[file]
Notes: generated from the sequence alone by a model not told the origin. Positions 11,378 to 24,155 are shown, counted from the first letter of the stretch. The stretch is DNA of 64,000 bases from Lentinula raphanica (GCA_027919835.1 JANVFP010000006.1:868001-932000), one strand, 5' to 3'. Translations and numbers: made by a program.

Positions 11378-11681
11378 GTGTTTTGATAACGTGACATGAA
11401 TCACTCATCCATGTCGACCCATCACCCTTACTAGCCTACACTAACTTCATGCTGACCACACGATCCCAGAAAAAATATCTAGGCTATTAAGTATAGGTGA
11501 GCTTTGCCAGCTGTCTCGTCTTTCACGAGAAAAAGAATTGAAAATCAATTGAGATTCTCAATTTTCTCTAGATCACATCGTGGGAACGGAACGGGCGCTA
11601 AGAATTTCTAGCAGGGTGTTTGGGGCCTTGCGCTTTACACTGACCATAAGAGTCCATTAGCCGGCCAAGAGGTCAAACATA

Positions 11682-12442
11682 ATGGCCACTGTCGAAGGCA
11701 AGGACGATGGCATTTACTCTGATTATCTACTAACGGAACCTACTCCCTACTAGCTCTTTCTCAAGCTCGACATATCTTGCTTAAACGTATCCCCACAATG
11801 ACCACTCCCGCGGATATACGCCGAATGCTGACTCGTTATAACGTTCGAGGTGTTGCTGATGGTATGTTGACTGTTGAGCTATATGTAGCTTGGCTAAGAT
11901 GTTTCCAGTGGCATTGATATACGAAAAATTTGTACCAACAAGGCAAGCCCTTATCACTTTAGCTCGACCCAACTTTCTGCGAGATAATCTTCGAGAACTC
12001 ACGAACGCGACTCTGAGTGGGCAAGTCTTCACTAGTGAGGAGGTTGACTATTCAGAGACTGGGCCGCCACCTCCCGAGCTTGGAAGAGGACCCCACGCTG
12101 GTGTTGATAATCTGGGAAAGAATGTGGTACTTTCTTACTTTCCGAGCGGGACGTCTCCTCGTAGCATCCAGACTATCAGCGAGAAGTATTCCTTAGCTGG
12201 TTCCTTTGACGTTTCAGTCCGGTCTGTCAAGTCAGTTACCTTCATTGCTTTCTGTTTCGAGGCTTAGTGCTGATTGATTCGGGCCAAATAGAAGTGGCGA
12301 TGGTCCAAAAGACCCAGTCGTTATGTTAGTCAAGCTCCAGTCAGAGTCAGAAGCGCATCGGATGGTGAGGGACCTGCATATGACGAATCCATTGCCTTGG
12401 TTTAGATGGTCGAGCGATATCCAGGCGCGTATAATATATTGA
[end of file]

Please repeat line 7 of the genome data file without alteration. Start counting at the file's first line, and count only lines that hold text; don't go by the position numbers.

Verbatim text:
Positions 11682-12442